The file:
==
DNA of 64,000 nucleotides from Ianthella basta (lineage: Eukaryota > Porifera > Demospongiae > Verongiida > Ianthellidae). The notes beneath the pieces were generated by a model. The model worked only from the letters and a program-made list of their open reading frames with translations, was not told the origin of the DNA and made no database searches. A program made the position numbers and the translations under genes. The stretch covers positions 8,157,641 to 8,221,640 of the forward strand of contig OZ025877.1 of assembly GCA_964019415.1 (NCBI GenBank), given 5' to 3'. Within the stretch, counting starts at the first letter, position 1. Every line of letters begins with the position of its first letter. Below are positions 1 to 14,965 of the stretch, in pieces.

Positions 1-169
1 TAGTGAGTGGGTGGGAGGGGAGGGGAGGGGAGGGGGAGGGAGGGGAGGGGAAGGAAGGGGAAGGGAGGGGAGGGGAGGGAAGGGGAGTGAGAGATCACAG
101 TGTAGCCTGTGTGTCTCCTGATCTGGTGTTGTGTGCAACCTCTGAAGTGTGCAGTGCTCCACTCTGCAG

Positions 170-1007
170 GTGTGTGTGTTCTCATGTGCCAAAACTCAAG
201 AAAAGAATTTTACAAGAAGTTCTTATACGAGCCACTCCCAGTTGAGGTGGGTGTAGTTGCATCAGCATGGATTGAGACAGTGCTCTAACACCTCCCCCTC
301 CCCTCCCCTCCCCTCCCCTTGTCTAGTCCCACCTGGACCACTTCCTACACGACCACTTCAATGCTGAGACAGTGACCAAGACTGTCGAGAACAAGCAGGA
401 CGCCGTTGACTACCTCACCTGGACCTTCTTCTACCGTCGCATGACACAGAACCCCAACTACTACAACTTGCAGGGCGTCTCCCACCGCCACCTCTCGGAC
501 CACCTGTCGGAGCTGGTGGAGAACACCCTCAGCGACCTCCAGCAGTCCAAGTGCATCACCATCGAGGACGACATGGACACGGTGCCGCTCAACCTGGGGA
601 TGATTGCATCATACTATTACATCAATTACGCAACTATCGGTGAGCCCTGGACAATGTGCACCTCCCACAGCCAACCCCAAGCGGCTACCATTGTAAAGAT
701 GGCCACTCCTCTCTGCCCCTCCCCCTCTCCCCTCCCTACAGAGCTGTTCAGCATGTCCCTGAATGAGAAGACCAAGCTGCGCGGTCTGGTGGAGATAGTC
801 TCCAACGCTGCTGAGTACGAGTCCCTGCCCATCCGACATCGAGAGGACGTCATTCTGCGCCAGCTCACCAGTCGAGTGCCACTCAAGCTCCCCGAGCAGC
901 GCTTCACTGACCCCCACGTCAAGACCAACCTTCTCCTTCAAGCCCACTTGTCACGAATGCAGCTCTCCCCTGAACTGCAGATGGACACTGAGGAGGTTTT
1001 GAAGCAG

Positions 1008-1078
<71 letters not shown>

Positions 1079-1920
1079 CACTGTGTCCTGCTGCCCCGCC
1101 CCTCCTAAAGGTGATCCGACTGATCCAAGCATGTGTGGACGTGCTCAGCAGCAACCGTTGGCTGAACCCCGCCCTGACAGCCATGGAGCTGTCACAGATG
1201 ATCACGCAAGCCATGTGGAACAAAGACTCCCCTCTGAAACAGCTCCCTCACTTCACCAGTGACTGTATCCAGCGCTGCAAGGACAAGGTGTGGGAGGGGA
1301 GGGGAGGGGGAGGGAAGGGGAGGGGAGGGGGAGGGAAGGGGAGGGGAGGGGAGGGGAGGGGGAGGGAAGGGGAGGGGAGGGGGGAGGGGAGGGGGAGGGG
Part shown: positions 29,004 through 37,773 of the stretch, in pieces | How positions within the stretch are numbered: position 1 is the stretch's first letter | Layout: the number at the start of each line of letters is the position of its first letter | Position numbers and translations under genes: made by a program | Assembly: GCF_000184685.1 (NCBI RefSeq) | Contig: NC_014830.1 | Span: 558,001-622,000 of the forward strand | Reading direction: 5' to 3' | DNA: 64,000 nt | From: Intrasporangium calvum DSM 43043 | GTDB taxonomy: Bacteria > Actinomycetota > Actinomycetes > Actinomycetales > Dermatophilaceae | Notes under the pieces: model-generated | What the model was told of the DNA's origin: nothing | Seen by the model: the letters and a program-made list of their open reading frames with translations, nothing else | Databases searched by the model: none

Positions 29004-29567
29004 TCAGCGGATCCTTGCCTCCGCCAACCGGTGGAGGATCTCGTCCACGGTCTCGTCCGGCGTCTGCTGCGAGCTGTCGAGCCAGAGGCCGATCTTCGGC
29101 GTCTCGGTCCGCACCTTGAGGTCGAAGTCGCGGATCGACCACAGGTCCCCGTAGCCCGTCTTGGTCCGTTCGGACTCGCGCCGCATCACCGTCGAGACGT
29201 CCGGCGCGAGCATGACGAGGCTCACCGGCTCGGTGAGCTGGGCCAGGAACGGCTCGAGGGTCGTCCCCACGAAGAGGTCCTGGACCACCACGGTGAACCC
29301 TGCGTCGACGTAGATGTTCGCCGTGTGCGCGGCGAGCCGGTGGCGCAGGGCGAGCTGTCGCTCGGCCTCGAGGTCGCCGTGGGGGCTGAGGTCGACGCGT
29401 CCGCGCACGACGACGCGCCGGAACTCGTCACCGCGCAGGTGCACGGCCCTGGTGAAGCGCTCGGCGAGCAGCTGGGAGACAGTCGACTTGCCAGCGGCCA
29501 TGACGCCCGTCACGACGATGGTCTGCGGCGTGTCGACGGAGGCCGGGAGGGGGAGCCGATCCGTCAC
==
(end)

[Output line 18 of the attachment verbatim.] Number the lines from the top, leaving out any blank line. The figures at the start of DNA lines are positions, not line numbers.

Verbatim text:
Positions 1079-1920